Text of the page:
By: Charlene Aviles, Staff Writer
We’re encouraged to constantly be productive regardless of the cost. Overwork culture promotes overworking as “a status symbol that puts us on the path to success.” As students with the ambiguous goal of “academic success,” it is always possible to study more. This runs the risk of taking over our lives. Without proper rest, productivity will be temporary. Setting clear boundaries between work, school, and home helped me establish the work-life balance necessary for my well-being and success.
Concerned about students burning out, a teacher once gave me advice: “It’s not about the quantity of hours. It’s about the quality of hours.” Her motto still resonates with me, especially as a working student. With a schedule busy with academic and work-related responsibilities, a balance between school and non-academic priorities — like fitness and friends — is key to sustaining my mental health.
During my teenage years, I neglected my hobbies in favour of my studies. It wasn’t until the break before transferring to SFU that I was reminded of life outside school. Going forward, I was determined to maintain a work-life balance.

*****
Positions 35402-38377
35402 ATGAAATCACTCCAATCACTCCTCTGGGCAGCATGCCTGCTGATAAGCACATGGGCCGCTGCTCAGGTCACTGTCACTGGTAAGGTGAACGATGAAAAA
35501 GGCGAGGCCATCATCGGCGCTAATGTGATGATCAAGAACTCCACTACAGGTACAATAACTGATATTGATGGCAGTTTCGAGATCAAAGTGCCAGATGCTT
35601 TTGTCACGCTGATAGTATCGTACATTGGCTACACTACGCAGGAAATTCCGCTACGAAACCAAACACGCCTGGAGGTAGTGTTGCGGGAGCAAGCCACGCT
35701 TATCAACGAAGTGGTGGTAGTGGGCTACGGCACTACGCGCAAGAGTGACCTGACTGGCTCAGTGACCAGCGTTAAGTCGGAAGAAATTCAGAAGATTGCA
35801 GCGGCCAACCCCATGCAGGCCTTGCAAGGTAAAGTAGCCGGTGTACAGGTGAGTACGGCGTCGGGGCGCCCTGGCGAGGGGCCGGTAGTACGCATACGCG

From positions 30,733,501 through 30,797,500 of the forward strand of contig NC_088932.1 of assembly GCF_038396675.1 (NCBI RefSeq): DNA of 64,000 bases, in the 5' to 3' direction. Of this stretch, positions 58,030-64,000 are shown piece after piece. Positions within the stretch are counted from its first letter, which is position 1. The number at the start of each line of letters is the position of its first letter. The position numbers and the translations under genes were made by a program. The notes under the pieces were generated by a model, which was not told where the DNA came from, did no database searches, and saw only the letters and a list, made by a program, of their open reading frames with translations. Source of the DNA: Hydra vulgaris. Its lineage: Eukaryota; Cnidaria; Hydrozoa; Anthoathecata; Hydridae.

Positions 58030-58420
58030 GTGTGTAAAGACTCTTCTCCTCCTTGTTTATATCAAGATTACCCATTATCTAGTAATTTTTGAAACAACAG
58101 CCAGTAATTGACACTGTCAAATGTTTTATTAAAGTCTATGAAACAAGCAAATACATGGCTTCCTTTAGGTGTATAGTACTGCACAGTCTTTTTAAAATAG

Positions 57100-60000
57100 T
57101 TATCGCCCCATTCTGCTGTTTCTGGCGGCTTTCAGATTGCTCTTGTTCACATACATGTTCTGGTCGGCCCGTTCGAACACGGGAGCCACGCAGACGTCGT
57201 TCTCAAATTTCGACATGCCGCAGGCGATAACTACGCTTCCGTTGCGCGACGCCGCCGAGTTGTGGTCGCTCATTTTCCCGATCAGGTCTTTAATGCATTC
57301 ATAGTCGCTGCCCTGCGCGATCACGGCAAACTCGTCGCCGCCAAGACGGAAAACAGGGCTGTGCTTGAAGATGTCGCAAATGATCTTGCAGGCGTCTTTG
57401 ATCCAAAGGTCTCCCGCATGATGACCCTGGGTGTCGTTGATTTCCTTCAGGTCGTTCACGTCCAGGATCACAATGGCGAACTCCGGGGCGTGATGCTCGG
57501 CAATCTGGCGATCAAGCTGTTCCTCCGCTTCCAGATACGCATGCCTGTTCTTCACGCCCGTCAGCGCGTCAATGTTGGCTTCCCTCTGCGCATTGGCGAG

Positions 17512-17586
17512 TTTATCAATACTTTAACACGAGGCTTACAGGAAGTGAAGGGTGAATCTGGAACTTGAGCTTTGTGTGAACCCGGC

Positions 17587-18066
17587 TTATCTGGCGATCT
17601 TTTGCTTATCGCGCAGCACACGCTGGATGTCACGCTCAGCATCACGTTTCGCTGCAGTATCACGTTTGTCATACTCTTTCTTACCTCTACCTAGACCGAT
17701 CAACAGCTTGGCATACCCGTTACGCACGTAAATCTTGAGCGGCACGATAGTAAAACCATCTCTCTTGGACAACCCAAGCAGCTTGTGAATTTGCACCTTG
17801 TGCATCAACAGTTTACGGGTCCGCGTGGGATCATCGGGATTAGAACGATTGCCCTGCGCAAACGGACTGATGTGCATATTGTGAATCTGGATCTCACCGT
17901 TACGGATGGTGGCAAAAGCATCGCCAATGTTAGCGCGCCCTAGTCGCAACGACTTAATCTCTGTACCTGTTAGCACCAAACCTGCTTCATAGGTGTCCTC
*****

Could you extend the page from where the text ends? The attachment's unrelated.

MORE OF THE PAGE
Re-engaging in activities like dance were a source of joy. When a friend invited me to perform at her birthday party, I jumped at the opportunity. As part of the traditional Filipina debut, pairs perform a waltz called the Cotillion de Honor. The weekly practices not only helped me stay active, but also keep in touch with my friends.
When universities transitioned to remote learning, my work, school, and home environments overlapped. During online classes, I would work, study, and rest in the same room, so I needed to develop clear boundaries to maintain a work-life balance. By scheduling regular breaks and through the use of a few tricks — weekly snack dates with a friend, or a study-exclusive playlist — I was able to keep my schoolwork from overflowing into the rest of my life.
In the pursuit of academic success, it’s tempting to prioritize work over getting enough sleep. However, chronic sleep deprivation has several consequences, such as difficulty focusing and an increased likelihood of anxiety and depression. By setting clear boundaries to separate my study time from the rest of my life, I established a healthier sleep schedule. While being better rested helped me concentrate for longer and complete my daily to-do lists, the reinforcement of my mental health was invaluable.
Phrases such as “time is money” glorify work. Similar to a neverending workload, people are faced with the pressure to work long hours, risking an addiction to work. Money and time can both be spent and saved, but it’s equally important to invest time into other priorities, such as health, fitness, friends, or family.